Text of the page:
Man dies in custody after restraint hold by Sonoma County sheriff’s deputies
A suspect in a stolen-vehicle pursuit outside Sebastopol died Wednesday morning after Sonoma County sheriff’s deputies attempted to put him in a restraint hold meant to induce unconsciousness and then placed him in handcuffs, the Sheriff’s Office said.
The man, a Sonoma County resident whose name was withheld by the Sheriff’s Office pending notification of his family, was reported to have experienced “a medical emergency” after being taken into custody. Life-saving efforts at the scene — Sutton Road in Bloomfield — were unsuccessful and he was taken to Petaluma Valley Hospital, where he died, according to the Sheriff’s Office and Santa Rosa police.
The Santa Rosa Police Department is investigating the encounter under the county’s protocol for serious or fatal law enforcement incidents. Neither the Santa Rosa agency nor the Sheriff’s Office was able to provide a detailed timeline of the pursuit nor the moments leading up to the man’s death, citing the ongoing investigation.
Authorities encountered the man sometime after 5:41 a.m. as they were looking in the area of Frei Road and Guerneville Road east of Graton for a vehicle stolen during a carjacking. The crime happened sometime Sunday in Sonoma County and the license plate of the car the man was driving Wednesday morning matched the stolen vehicle’s, Sonoma County Sheriff’s spokesman Sgt. Juan Valencia said.
Radio traffic indicated authorities located the vehicle about 5:49 a.m., Santa Rosa Police Lt. Dan Marincik said. A deputy and two Sebastopol police officers sought to pull over the driver on Bloomfield Road near Murray Road south of Sebastopol, the Sheriff’s Office reported. The driver, who was alone in the car, initially pulled over, then sped away, prompting a pursuit, authorities said.
An attempt by pursuing officers to stop the fleeing car by veering into it was unsuccessful. The pursuit ended several miles away on Sutton Road west of Petaluma, where deputies used their vehicles to box in the fleeing car, the Sheriff’s Office said.
The driver fought with deputies as they tried to arrest him, the department said, though officials did not elaborate on the nature of the struggle or whether it took place inside or outside the vehicle. They used a Taser on the driver, but he continued to resist arrest. Deputies then attempted to use a carotid restraint — a type of stranglehold that puts pressure on the carotid artery and causes a person to lose consciousness — the Sheriff’s Office reported. The tactic involves putting one’s arm around a suspect’s neck in a V shape and putting pressure on each side to block blood from flowing to the brain.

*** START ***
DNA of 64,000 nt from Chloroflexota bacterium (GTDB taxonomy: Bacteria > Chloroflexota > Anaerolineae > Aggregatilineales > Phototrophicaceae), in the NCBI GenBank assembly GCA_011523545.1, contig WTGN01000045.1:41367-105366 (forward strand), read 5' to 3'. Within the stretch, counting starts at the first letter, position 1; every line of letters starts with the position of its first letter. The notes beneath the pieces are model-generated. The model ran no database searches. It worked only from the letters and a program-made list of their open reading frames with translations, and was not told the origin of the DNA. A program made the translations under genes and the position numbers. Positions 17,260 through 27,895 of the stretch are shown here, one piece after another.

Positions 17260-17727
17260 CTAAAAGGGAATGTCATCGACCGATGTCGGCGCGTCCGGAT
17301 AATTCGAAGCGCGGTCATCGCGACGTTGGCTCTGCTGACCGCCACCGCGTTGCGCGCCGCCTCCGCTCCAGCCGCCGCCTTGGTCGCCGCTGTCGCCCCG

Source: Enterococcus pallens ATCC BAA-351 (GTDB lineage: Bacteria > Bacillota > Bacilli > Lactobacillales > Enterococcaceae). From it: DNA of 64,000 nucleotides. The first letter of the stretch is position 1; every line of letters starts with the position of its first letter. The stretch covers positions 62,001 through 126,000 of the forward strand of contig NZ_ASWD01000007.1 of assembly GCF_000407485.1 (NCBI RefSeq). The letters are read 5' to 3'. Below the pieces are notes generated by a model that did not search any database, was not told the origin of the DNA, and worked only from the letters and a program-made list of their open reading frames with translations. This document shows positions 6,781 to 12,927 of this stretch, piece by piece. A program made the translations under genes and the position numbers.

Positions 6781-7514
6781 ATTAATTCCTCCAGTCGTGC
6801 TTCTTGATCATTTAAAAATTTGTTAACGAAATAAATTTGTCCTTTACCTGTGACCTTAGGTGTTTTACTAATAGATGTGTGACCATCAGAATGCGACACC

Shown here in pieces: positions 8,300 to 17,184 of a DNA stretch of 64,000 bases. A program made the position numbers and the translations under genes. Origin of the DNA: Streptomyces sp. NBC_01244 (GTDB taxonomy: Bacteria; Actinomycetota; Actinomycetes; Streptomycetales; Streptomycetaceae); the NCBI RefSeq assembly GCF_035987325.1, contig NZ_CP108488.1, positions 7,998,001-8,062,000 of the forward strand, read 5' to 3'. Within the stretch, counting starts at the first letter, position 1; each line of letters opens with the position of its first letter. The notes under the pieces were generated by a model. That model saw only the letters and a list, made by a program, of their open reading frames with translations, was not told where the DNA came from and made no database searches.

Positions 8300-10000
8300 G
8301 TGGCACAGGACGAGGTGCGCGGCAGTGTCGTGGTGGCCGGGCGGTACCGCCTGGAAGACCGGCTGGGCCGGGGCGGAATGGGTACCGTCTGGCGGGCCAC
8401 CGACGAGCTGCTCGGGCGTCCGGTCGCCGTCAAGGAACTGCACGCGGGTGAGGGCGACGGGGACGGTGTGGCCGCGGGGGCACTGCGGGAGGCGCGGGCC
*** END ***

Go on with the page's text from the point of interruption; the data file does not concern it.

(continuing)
The restraint is permitted under the Sheriff’s Office use-of-force policy under specific circumstances if the deputy is trained in the tactic. They include when deputies believe a person is violent or shows that they intend to harm themselves, deputies or others.
When applied incorrectly, however, the restraint can turn into a chokehold and block the suspect’s airways, which can be fatal. A chokehold was used during the high-profile in-custody death of Eric Garner in 2014, who was arrested by officers for selling untaxed cigarettes in New York City’s Staten Island.
Information on whether the hold was applied properly in the local incident was not available Wednesday. Marincik said it was too early to tell whether the hold or the use of a Taser contributed to the man’s death.
Sheriff’s officials did not say if the man lost consciousness or stopped breathing. He experienced a medical emergency after he was placed in handcuffs, prompting deputies to begin life-saving measures and summon medical help, the agency said.
Police have located body-worn-camera video of the incident, which will be used by Santa Rosa investigators in their review of the incident, Marincik said. The Marin County Coroner’s Office will handle a separate death investigation and autopsy that investigators will also rely on, he added. Officers will forward their findings to the Sonoma County District Attorney’s Office, which will then determine whether any criminal charges are warranted in the man’s death.
“Our role is gathering all those facts and conducting a complete investigation to understand what occurred,” Marincik said.
The Sheriff’s Office will conduct an internal review to determine whether deputies followed department policies. Valencia said he did not know how many Sheriff’s deputies were involved in Wednesday’s incident, though he confirmed they were placed on administrative leave in accordance to Sheriff’s Office procedures after critical incidents.
“Any time force is used the Sheriff’s Office takes it seriously,” Valencia said in a written statement. “Our thoughts are with the man’s family during this difficult time.”
You can reach Staff Writer Nashelly Chavez at 707-521-5203 or firstname.lastname@example.org. On Twitter @nashellytweets.